1-page summary sheet:

Review of Vectors

$\bullet$ Vector Notation: a vector quantity is one that has both magnitude and direction. Another (equivalent) way of putting it is that a vector quantity has several components in orthogonal (perpendicular) directions. The idea of a vector is very abstract and general; one can define useful vector spaces of many sorts, some with an infinite number of orthogonal basis vectors, but the most familiar types are simple 3-dimensional quantities like position, speed, momentum and so on. The conventional notation for a vector is $\Vec{A}$, sometimes written $\vec{\bf A}$ or $\vec{A}$ or A but most clearly recognizable when in boldface with a little arrow over the top. On the blackboard a vector may be written with a tilde underneath, which is hard to generate in LATEX.


$\bullet$ Unit Vectors: In Cartesian coordinates (x,y,z) a vector $\Vec{A}$ can be expressed in terms of its three scalar components Ax,Ay,Az and the corresponding unit vectors $\iH, \jH, \kH$ (sometimes written as $\xH, \yH, \zH$ or occasionally as $\xH_1, \xH_2, \xH_3$) thus:

 \begin{displaymath}\Vec{A} = \iH A_x + \jH A_y + \kH A_z
\end{displaymath} (1)

where the little "hat" over a symbol means (in this context) that it has unit magnitude and thus imparts only direction to a scalar like Ax. 1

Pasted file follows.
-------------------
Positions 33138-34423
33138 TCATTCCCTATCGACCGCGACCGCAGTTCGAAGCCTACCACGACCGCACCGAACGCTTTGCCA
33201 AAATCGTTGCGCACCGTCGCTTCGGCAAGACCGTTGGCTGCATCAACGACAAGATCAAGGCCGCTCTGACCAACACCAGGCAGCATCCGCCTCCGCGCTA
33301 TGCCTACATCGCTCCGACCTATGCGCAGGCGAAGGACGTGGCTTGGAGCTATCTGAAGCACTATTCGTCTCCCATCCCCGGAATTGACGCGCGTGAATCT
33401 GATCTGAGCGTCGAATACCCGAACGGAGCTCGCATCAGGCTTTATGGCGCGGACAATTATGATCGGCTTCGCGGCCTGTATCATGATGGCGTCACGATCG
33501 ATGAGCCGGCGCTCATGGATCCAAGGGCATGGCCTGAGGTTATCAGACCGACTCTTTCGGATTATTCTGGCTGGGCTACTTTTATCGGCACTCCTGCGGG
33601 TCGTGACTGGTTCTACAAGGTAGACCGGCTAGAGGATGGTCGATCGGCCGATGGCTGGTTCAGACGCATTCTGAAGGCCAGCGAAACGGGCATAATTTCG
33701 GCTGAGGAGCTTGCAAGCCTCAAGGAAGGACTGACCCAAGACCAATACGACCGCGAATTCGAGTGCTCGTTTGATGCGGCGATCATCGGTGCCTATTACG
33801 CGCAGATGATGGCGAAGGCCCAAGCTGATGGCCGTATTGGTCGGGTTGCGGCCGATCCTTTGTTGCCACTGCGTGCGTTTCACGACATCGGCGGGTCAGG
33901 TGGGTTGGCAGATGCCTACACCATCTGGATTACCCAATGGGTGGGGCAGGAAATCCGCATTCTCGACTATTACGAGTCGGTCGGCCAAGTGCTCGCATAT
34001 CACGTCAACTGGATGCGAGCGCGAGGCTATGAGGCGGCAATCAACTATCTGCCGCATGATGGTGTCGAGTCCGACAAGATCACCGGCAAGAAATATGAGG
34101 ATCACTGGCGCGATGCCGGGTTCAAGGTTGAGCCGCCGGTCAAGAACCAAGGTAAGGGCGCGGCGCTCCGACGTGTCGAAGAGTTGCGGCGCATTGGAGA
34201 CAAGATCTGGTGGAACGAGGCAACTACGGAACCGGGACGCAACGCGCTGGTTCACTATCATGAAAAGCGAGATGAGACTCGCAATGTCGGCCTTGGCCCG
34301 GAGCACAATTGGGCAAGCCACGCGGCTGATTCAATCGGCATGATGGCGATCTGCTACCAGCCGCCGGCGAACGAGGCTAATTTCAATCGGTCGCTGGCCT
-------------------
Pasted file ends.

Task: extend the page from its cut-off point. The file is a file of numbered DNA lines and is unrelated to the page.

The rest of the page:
A unit vector $\Hat{a}$ can be formed from any vector $\Vec{a}$ by dividing it by its own magnitude a:

\begin{displaymath}\Hat{a} = {\Vec{a} \over a} \qquad \hbox{\rm where ~ }
a = \vert\Vec{a}\vert = \sqrt{a_x^2 + a_y^2 + a_z^2} \; .
\end{displaymath} (2)

Already we have used a bunch of concepts before defining them properly, the usual chicken-egg problem with mathematics. Let's try to catch up:


$\bullet$ Multiplying or Dividing a Vector by a Scalar: Multiplying a vector $\Vec{A}$ by a scalar b has no effect on the direction of the result (unless b=0) but only on its magnitude and/or the units in which it is measured - if b is a pure number, the units stay the same; but multiplying a velocity by a mass (for instance) produces an entirely new quantity, in that case the momentum.

Dividing a vector by a scalar c is the same as multiplying it by 1/c.

This type of product always commutes: $\Vec{A} b = b \Vec{A}$.


$\bullet$ Adding or Subtracting Vectors: In two dimensions one can draw simple diagrams depicting "tip-to-tail" or "parallelogram law" vector addition (or subtraction); this is not so easy in 3 dimensions,
so we fall back on the algebraic method of adding components. Given $\Vec{A}$ from Eq. (1) and

 \begin{displaymath}\Vec{B} = \iH B_x + \jH B_y + \kH B_z
\end{displaymath} (3)

we write

 \begin{displaymath}\Vec{A} + \Vec{B} = \iH (A_x + B_x) + \jH (A_y + B_y) + \kH (A_z + B_z) \; .
\end{displaymath} (4)

Subtracting $\Vec{B}$ from $\Vec{A}$ is the same thing as adding $-\Vec{B}$.


$\bullet$ Multiplying Two Vectors . . .

. . .
to get a Scalar: we just add together the products of the components,

 \begin{displaymath}\Vec{A} \cdot \Vec{B} = A_x B_x + A_y B_y + A_z B_z
\end{displaymath} (5)

also known as the "dot product", which commutes: $\Vec{A} \cdot \Vec{B} = \Vec{B} \cdot \Vec{A}$.

. . .
to get a Pseudovector:
$\displaystyle \Vec{A} \times \Vec{B}$ = $\displaystyle \iH (A_y B_z - a_z B_y) \cr$ (6)

This "cross product" is actually a pseudovector (or, more generally, a tensor), because (unlike the nice dot product) it has the unsettling property of not commuting ( $\Vec{A} \times \Vec{B} = - \Vec{B} \times \Vec{A}$) but we often treat it like just another vector.

We are going to be using these things continually throughout the rest of the course, so make sure you are adept with them.

Jess H. Brewer - Last modified: Fri Nov 13 17:26:28 PST 2015